Remarkable People

By David

Every swim team has members with extraordinary stories to tell. West Auckland Aquatics is no exception. Nikki Johns’ story is exceptional. Six months ago the seventeen year old was another promising swimmer coming to grips with the testing training ideas of her new coach. She seemed happy enough with the challenge. Seven personal bests in nine races at the Auckland Winter Championships was an auspicious start. An improvement from 1.06 to 1.04 in the 100 meters backstroke was particularly pleasing. She confidently began planning and preparing for the 2011 summer racing season. For someone who had previously swum around 20 kilometers a week, Nikki recorded eight weeks of 45 kilometers a week. She looked great. She was swimming strongly and was a fun, larger than life, member of the West Auckland Aquatic’s team. Coaching the Nikki Johns of this world is tough but it’s a privilege as well.

In October, Nikki had a couple of quiet training weeks as she prepared for final exams and attended some end of year school functions. She had an annoying sore throat that required a short stay in hospital. Then it got worse. I visited her in Auckland Hospital’s Ward 47. She was in good spirits and looking forward to getting back to training. She clearly enjoyed the water-wings I took her just in case she had forgotten how to swim. Doctors said she would be out of hospital by the end of the week. There was no need for her tonsils to be removed. A course of antibiotics would quickly put an end to some residual infection in her throat.

Nikki’s father is an Auckland region senior swimming referee. The weekend after my hospital visit he was working at a swim meet at our team’s home West Wave Pool. I thought I’d check on Nikki’s progress. Was she home? Would she be back at swimming next week?

“No she will not,” he said. Nikki had been rushed into emergency surgery during the night. Most of her large intestine had been removed. Nikki had what the medical world calls a colostomy. Wikipedia describes what had happened as follows: “A stoma is formed by drawing the healthy end of the large intestine through an incision in the abdominal wall and suturing it into place. This opening, in conjunction with the attached stoma appliance, provides an alternative channel for feces to leave the body. A portion of the colon (or large intestine) that has been operated upon often needs to be ‘rested’ until it is healed. In this case, the colostomy is often temporary and is usually reversed at a later date, leaving the patient with a small scar in place of the stoma.” No one was sure what had caused the infection to her bowel. The removed tract was being flown to a specialist laboratory in Japan for analysis.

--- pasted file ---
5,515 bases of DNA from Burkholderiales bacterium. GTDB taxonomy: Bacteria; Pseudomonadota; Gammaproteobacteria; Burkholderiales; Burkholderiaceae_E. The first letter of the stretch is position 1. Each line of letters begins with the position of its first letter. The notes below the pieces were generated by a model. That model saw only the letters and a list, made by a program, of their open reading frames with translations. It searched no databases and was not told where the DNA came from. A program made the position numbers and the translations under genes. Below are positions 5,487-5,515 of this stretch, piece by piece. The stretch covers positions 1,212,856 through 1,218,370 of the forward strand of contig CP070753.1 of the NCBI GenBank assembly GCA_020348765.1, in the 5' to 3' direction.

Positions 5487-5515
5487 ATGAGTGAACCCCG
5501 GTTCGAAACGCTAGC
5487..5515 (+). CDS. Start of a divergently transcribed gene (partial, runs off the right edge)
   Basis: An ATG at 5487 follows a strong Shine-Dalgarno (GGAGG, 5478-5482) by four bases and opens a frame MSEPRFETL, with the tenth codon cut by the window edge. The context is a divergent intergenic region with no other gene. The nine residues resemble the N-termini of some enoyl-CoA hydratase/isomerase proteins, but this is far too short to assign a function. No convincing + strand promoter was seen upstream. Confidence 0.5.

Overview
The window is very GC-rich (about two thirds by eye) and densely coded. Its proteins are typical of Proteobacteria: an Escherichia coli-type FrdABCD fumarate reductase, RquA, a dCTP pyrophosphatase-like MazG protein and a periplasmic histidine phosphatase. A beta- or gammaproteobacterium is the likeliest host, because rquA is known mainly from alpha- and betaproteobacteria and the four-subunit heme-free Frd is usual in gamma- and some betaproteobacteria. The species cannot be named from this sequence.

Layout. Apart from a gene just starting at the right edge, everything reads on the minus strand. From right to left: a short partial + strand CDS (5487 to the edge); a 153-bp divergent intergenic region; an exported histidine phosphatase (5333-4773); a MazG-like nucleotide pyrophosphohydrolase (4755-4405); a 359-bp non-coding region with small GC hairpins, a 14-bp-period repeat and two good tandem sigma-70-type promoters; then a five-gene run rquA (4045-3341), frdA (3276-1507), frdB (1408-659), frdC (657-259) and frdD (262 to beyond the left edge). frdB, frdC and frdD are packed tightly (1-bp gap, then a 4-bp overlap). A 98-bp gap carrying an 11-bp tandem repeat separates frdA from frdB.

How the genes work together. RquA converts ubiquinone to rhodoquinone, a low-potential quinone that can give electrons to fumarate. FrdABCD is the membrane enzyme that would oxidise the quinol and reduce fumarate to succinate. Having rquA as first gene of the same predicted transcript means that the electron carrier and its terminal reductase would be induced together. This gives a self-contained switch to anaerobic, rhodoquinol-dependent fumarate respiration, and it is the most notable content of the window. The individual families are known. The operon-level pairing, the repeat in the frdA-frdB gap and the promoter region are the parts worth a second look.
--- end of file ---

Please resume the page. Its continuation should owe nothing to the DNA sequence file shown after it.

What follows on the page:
All that was five weeks ago. Nikki was never over weight but she is now 15 kilograms lighter. Her physical and mental recovery has been remarkable. Just read this amazing record of text messages she sent her swimming coach.

October 23, “Just had surgery.”

October 23, “No, tummy operation. Feel like sht.”

November 8, “Hey David, got out of hospital 2 days ago. Will c u at the pools today.”

November 22, “Hi David, I’m gna swim even if I just do a kilometer or something. Wot time will u b down thr.”

Last week Nikki swam 1500 meters for each swim and totaled nine kilometers in the week. This week she will swim a similar distance. As if that’s not remarkable enough, she confidentially answers the most detailed questions put to her by inquisitive team mates. “How often do you clean the bag?” What does the bag look like?” “How often do you have to replace the bag?” “How do you do it?” No question is too personal. No inquiry too intimate. Everyone is answered openly and honestly. She has the most mature approach to her current problems. I’m sure the speed of her physical recovery is a reflection of the health of her mental state.

Next Tuesday Nikki will back in hospital to have what she tells me is a reversal of the colostomy. They are going to sew her back together. In typical Nikki fashion she says she’ll be ready for our January training camp and will top the team in the race to secure a tan. Her courage is a lesson to us all. I do hope that one day soon, when she is restored to full health, she resumes her swimming career and brings that 1.04 down to under a minute. When that does happen I have no doubt her improvement will be entirely the result of the character and sheer bloody minded toughness she has shown during this time of handling something much more important than how fast you can swim two lengths of a swimming pool.

Nikki Johns – good luck and best wishes next week.

Nikki Johns

Nikki Johns